1 in 3 Brits think companies are cashing in on inflation

One in three Brits are convinced companies are cashing in on high inflation to ramp up their profits. And half think the government should do more to control petrol and diesel prices.

The rocketing cost of many essentials, from petrol to bread, has pushed consumer price inflation to over 4%.

Indeed, many companies - from home appliances maker Electrolux to Premier Foods, the company behind Hovis bread, Mr Kipling cakes and Branston pickle - have been raising their prices in response to rising commodity costs. But whether they are doing this to inflate profits rather than just offsetting rising raw material costs is another matter.

A survey of 3,000 adults by gocompare.com shows that far from believing that 'we're all in this together,' over a third (36%) of Brits think that companies in various sectors are using 'inflation' as an excuse to put up prices and improve their bottom line.

An even higher 38% of Brits think that fuel retailers use situations such as unrest in the Middle East as an excuse to push up the price of petrol and diesel. Nearly half think the government should reduce fuel duty to help cut motorists' spiralling costs.

John Miles, Gocompare.com's business development director, said: "It's clear that many consumers are struggling to cope with the effects of high inflation and high fuel and energy costs. However, this research shows that a significant number of customers believe companies are taking advantage of the tougher economic climate to pass more costs on to them and boost their profits.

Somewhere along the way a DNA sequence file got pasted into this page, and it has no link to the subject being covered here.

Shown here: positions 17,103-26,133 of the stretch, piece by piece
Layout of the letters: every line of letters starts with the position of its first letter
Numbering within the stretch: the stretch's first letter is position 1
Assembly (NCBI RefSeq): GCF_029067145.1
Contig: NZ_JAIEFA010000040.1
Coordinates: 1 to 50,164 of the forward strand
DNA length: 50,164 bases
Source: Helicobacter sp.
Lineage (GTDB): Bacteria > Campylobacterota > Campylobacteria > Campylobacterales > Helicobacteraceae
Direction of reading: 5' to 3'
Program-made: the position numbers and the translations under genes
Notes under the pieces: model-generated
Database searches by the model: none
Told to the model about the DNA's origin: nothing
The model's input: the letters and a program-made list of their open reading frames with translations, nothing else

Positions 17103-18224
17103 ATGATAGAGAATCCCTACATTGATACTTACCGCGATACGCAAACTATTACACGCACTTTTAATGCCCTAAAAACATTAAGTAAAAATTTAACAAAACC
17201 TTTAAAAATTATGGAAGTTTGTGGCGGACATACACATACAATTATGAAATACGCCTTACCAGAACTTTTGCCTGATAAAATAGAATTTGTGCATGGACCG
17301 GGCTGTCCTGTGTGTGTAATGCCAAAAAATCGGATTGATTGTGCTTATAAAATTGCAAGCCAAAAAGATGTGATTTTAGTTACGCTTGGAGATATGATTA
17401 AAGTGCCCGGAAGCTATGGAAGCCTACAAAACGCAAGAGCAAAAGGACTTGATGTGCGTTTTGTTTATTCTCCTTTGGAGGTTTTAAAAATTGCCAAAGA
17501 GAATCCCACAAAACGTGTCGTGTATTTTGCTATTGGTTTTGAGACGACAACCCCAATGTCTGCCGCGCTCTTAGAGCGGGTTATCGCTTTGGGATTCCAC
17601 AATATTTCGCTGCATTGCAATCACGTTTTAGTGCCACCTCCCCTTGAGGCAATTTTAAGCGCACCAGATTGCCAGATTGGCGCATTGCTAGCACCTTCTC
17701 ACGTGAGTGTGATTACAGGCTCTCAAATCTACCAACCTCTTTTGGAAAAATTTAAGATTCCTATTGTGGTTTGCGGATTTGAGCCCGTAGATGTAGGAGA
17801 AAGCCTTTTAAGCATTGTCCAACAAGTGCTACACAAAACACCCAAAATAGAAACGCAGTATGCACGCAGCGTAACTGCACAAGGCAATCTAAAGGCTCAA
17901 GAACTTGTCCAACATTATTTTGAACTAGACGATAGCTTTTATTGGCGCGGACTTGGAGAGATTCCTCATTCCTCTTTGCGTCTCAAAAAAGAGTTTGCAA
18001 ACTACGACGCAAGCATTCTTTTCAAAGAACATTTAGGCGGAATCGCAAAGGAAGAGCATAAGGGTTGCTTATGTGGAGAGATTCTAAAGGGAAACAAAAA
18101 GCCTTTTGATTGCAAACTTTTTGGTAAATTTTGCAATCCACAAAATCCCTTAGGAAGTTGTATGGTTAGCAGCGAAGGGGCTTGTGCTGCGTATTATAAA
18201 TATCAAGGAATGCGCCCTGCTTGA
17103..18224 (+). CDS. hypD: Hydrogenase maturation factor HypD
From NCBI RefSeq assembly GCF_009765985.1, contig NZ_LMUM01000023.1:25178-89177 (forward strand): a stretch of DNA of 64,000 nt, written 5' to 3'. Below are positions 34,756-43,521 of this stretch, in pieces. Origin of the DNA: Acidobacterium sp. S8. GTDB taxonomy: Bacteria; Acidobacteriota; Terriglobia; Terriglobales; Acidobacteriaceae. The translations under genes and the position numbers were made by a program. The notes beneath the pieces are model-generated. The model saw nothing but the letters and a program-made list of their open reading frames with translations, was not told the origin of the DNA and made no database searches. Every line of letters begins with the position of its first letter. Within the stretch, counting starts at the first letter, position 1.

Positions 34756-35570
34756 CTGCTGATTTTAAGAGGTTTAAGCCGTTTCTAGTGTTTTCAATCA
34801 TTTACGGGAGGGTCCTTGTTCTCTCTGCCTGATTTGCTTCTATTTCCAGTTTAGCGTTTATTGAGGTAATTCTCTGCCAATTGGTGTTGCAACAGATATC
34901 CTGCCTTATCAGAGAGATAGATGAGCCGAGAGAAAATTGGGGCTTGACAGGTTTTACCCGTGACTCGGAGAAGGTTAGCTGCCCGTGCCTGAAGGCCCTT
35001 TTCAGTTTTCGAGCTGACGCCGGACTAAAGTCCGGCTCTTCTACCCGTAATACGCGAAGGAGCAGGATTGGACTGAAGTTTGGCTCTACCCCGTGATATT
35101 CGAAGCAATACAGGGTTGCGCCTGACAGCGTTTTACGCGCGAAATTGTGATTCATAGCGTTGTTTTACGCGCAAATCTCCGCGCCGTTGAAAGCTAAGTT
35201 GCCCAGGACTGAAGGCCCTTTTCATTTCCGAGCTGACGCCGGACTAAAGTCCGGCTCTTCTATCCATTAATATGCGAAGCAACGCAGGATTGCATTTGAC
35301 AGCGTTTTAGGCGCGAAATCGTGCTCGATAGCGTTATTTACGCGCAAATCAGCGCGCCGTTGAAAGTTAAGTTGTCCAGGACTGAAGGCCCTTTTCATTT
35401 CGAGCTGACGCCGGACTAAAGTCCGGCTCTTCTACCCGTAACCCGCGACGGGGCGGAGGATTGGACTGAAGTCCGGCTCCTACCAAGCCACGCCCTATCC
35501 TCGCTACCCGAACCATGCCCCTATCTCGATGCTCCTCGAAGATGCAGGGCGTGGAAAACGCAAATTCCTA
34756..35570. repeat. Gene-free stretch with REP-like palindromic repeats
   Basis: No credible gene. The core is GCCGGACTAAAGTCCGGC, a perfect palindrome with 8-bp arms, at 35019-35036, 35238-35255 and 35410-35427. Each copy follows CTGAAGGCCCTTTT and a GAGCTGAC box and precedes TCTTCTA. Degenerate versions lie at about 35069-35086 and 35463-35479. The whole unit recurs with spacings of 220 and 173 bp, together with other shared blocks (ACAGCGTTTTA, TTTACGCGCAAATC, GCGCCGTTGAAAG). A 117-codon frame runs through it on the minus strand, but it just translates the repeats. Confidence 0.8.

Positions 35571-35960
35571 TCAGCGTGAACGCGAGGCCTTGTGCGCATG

"This mistrust may well prompt more consumers to ditch their long held loyalties and shop around for better deals and we would certainly encourage this. Companies which know they have to compete for your business will be forced to offer more competitive deals and prices and consumers should shop around for everything."

When asked about their own financial situation, 41% of consumers said they feel worse off now than they did this time last year, and 45% feel their situation has remained about the same. Just 13% feel better off now than they did 12 months ago when the coalition government came to power.

With nearly a quarter of consumers saying they are having to make cutbacks just to make ends meet, the majority of Brits don't want to see an interest rate rise. A quarter are happy for interest rates to stay where they are and 17% would like them to fall still further from the record low of 0.5%.

One in five Brits would like to see interest rates go up, but that figure more than doubles to 46% for those over 55, reflecting their reliance on savings.

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